"Independent medical examinations are not adversary proceedings per se but rather investigation and preparation for trial. Opposing counsel's presence is not necessary and ordinarily he can add nothing to the adequacy of the examination. There may be instances where the character, personality or sophistication of the personal injury claimant are such that his counsel could give him assurance and confidence and assist in communicating so as to be beneficial to the examining physician and provide for a more accurate examination. There also may be instances of hostility between the physician and the claimant, or reluctance or fear on the part of the claimant. In these and other situations where a need or prejudice is established, counsel should be permitted to be present. However, the burden to show need or prejudice should be upon the claimant. If need or prejudice is shown, the court then, in the exercise of its discretion, can order the presence of counsel upon such terms as may be just."

Plaintiffs argue the fact the examination was by stipulation rather than pursuant to the statutory right of sec. 269.57 (2), Stats. 1973[1] removes this case from the guidelines of Whanger.

[5, 6]

However, under the reasoning of Terpstra v. Soiltest, Inc., 63 Wis. 2d 585, 218 N.W.2d 129 (1974), we hold the rule stated in Whanger is the same when examination is by stipulation. In Terpstra the court considered whether examination pursuant to a medical authorization given voluntarily was subject to the sanctions of sec. *295 269.57(3) (1971), which provides for the exclusion from evidence of reports of a physical examination made for an adverse party when such adverse party refuses to turn over copies of such report to the claimant's counsel in advance of trial. At 63 Wis.2d, page 596, the court said:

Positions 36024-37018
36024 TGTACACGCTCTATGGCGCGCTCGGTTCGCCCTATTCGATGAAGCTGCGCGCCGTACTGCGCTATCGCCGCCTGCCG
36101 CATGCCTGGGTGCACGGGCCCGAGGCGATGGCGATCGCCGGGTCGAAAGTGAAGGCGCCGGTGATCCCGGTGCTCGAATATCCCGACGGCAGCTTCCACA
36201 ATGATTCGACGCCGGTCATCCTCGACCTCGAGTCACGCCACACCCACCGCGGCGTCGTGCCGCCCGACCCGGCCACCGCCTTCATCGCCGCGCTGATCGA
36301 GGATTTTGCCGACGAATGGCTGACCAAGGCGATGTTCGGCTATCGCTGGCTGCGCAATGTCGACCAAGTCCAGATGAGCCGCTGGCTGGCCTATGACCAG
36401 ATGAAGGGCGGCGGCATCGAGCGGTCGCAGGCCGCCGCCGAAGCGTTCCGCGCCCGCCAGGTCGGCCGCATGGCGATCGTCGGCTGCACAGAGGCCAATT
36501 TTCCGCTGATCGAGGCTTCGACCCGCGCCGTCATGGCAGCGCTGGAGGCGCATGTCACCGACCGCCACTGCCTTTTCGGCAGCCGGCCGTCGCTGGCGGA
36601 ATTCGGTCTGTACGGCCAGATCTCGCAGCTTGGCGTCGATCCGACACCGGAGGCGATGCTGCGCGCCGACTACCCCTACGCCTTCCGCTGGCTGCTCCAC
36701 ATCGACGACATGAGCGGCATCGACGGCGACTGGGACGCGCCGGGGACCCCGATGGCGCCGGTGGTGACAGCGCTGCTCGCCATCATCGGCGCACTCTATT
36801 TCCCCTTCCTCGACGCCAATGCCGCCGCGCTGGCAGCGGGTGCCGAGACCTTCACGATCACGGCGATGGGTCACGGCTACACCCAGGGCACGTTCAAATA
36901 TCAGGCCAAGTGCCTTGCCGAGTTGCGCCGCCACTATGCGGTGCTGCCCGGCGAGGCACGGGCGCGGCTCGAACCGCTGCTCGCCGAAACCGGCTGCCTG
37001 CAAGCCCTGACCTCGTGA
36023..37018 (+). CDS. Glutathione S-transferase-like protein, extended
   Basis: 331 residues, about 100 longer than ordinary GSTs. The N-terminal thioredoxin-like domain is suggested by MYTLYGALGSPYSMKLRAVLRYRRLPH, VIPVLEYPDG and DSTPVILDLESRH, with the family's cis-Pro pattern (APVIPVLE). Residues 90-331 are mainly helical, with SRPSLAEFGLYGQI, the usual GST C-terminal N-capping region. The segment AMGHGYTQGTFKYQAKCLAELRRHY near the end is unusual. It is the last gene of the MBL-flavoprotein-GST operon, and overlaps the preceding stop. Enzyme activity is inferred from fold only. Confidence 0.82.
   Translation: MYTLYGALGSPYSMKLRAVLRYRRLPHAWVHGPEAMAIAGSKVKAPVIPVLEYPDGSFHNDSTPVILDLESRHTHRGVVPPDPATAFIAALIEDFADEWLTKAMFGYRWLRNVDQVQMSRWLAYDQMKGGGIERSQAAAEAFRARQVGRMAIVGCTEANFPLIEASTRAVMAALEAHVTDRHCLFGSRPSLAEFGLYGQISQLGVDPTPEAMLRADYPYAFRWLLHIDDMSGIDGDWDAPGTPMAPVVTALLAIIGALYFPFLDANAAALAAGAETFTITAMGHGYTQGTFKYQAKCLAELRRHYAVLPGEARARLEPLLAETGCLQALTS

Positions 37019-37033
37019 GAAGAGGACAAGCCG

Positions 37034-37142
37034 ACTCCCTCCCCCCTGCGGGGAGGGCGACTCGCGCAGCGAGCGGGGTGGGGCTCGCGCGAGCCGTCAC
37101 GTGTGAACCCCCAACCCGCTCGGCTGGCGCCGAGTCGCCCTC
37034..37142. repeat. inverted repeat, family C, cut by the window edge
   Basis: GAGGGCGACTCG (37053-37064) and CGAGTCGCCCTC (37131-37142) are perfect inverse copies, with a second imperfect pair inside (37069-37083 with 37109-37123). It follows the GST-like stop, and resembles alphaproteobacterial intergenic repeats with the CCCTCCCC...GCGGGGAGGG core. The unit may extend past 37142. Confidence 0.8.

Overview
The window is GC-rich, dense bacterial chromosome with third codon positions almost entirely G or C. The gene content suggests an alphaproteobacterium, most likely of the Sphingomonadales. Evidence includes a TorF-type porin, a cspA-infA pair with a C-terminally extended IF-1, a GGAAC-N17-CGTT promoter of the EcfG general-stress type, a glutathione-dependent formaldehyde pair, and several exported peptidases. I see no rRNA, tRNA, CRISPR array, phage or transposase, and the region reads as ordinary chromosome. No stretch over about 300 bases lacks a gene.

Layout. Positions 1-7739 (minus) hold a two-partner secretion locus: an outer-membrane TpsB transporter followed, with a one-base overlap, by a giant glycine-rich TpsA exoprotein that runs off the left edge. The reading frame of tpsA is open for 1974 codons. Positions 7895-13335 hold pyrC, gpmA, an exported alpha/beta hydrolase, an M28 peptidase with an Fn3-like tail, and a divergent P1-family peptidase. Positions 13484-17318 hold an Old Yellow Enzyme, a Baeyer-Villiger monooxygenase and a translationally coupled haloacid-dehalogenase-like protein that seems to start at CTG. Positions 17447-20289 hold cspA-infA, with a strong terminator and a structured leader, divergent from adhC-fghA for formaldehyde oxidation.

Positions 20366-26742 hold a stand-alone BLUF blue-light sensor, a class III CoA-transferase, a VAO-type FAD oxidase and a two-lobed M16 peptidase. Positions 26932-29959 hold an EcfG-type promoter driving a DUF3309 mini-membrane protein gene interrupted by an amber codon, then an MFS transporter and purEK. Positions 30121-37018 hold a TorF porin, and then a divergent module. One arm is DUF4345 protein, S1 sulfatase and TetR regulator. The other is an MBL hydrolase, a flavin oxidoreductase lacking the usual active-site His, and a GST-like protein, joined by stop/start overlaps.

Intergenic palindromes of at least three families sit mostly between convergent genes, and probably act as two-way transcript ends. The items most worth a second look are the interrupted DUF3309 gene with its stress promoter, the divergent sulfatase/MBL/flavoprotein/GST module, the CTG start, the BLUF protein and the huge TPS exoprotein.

"The medical authorization provided the same remedy to the defendants as they would be afforded under sec. 269.57, Stats. The authorization, however, obviated the necessity of securing a court order. In order to encourage the use of such authorizations and to avoid the consumption of unnecessary trial court time, the sanctions afforded by sec. 269.57 may be invoked when there is a failure to comply with conditions of the authorization that are consistent with the statutory remedies."